In Paris, I witnessed my first professional ballet performance with Le Lac des cygnes, or Swan Lake, performed by the Universal Ballet company.
Both the dancing and the music were incredibly beautiful, and I couldn’t help but marvel at the grace of the dancers and the harmony of the music.
Which is why I can understand how audiences in the 1900s must have been shocked after listening to Igor Stravinsky’s The Rite of Spring right after a delightful traditional ballet like Swan Lake. In class, we learned about how Stravinsky’s orchestral and ballet piece debuted in 1913, surprising audiences and causing such strong emotions that in early performances the audiences actually began rioting in the theater. If you listen to it yourself, you can understand how the melody is the furthest from graceful or traditional—if you can even locate what you think is the melody, that is. Personally, I found it very uncomfortable to listen to at first, and I felt my heart rate pick up slightly—and I have heard a lot of weird things! Even though audiences were scandalized when it first came out, by 1981 this piece was popular enough to be incorporated into a famous animated movie called Fantasia, where it was paired with the animations of the Big Bang, dinosaurs fighting in the rain, and then their extinction. (My description doesn’t do it justice, so check out an excerpt here)
The reason why I found this interesting is that I have a crippling fear of dinosaurs–even though I should be an adult, I am still terrified of creatures that no longer exist on this planet and that I will never encounter. But this had me wondering: like many other people, I watched all the Fantasia movies when I was younger. Could my fear of dinosaurs stem from the fact that as a child, I watched this Rite of Spring segment and was scared by the music, but then associated it with what I was seeing on the screen—dinosaurs? Or in the words of Wong et al. (2019), “How does a stimulus never associated with danger become frightening?”
In their recent study, they discuss the concept of how your sensory and emotional experiences share common elements that can overlap. Their example is of a hiker in a rainforest: on the first day, the hiker hears an unfamiliar sound and sees an unfamiliar animal. If the next day the hiker sees that unfamiliar animal on a poster labeled “extremely dangerous”, then when the hiker hears that unfamiliar sound, they may become scared even though they were never directly conditioned to be afraid of the sound. To investigate this phenomenon, they tested how rats can integrate a “sound-light” memory with a “light-danger” memory. They did this by mimicking the hiker scenario: they first exposed the mice to a sound and a light, then a light and a shock, followed by the official testing of the sound and light separately to observe the fear response in the mouse.
They found that the mice showed fear in response to the sound, even though the sound was never associated with shock. In addition, they discovered that this process of association likely takes place in the perirhinal cortex, as rats who were damaged in this area of the brain were not able to associate the sound with danger. They concluded that stimuli could be associated together in a fear memory network, and that memories stored in one region of the brain can be retrieved with information elsewhere in the brain in a process called “memory-chaining” (Wong et al., 2019). It would be helpful, however, if they had done more testing to see whether this effect is observed for all associations, or whether there are some situations where this associative “memory-chaining” does not occur.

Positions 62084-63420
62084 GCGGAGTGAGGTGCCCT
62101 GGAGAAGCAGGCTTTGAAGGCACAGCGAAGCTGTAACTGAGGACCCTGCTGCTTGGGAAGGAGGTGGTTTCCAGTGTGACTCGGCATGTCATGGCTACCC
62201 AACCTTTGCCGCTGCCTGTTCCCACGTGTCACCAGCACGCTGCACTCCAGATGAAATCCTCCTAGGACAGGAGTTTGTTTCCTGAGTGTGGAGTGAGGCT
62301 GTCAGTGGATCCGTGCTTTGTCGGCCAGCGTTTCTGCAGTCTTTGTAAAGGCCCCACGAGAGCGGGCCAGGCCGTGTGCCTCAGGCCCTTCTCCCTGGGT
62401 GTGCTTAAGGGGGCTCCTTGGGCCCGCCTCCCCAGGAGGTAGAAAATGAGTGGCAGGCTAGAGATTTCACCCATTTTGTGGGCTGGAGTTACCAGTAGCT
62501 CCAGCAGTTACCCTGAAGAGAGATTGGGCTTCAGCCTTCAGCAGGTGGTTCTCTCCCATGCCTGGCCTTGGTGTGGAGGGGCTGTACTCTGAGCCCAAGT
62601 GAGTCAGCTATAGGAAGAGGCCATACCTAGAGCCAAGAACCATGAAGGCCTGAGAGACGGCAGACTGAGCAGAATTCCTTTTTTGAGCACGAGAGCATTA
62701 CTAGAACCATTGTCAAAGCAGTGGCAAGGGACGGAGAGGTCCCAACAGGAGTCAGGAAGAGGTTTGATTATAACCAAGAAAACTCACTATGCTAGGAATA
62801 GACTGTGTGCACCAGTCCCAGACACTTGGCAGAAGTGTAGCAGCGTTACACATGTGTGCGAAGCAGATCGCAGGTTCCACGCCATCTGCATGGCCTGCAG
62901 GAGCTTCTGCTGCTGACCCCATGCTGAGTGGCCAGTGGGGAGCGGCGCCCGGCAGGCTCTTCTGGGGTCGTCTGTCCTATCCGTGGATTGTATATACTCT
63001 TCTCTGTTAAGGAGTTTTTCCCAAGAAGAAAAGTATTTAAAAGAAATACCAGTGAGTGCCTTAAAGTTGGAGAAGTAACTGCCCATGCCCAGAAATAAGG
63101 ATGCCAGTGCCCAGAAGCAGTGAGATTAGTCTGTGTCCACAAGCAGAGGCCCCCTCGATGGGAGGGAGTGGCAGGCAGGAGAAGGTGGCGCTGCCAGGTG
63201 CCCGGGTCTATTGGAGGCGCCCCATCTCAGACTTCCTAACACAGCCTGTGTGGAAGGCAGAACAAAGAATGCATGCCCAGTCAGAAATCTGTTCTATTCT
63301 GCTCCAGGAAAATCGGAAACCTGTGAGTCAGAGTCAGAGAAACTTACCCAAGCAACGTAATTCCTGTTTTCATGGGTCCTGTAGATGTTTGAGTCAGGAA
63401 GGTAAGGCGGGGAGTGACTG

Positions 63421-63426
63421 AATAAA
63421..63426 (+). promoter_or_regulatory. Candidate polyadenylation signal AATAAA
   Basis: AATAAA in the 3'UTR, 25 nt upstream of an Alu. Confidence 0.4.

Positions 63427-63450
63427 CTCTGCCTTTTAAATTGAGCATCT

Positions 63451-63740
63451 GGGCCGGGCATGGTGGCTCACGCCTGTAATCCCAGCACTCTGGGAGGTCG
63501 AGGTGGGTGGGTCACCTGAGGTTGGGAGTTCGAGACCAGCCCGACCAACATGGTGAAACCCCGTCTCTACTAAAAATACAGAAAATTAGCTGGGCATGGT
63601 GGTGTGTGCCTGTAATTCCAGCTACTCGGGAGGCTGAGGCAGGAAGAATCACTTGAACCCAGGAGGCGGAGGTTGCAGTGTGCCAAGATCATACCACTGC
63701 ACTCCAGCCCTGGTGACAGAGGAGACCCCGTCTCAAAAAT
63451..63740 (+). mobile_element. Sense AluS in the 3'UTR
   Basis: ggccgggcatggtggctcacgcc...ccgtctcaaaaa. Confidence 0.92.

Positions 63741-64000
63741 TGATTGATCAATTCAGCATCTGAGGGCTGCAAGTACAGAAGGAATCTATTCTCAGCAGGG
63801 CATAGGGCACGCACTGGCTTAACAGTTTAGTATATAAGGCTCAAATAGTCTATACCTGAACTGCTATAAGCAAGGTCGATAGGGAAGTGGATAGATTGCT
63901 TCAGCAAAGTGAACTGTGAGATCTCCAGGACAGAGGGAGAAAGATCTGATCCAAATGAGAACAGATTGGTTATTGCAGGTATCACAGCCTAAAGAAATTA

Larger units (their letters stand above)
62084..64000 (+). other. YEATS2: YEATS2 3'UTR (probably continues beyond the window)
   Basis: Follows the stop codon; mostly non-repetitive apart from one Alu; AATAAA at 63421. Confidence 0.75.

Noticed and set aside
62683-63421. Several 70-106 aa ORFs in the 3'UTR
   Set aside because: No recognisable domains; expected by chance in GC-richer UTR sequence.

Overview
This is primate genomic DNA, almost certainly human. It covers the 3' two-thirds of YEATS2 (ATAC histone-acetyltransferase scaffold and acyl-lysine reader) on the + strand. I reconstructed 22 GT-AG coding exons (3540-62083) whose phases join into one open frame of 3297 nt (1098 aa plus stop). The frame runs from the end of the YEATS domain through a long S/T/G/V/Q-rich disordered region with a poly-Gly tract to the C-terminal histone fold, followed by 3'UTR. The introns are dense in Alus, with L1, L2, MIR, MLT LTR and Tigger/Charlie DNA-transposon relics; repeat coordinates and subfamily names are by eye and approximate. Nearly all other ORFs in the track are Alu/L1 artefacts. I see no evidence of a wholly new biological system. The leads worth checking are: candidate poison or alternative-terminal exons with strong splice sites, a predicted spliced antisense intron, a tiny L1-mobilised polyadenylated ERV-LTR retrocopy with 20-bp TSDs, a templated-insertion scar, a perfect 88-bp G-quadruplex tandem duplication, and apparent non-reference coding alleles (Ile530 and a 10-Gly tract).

Furthermore, another study by Soeter and Kindt (2015) presented data that also supports this conclusion, but specifically investigating reconsolidation of memories—a critical aspect of memory formation and retrieval. They viewed any fear memory as a “flexible representation of the original learning experience”, and therefore tested what types of cues could trigger fear memory. They found that even abstract cues that are not directly associated with a potentially dangerous stimulus could trigger reconsolidation of memories (Soeter & Kindt, 2015), which provides another perspective towards fear learning and fear associations. These studies were particularly interesting as their results have implications in conditions such as anxiety disorders, as they often involve learned fear associations. By understanding the connections and conditions for consolidation and retrieval of these fear memories, the foundation of knowledge for future research grows and can lead to the development of potential therapies.
I’m still not sure about whether my fear of dinosaurs were from my association of the fear I felt hearing the Rite of Spring and seeing the dinosaurs, but with this study it seems like it could be possible. Still, definitely staying away from any Jurassic Park remakes for now!
Soeter M, Kindt M (2015) Retrieval cues that trigger reconsolidation of associative fear memory are not necessarily an exact replica of the original learning experience. Front. Behav. Nerosci. 9:112.
Wong FS, Westbrook RF, Holmes NM (2019) ‘Online’ integration of sensory and fear memories in the rat medial temporal lobe. eLife. 8:e47085.
Image 1 taken by me
Image 2 from http://quixotando.files.wordpress.com/2010/12/the-rite-of-spring-349.jpg?w=1024
Image 3 from Wong et al (2019)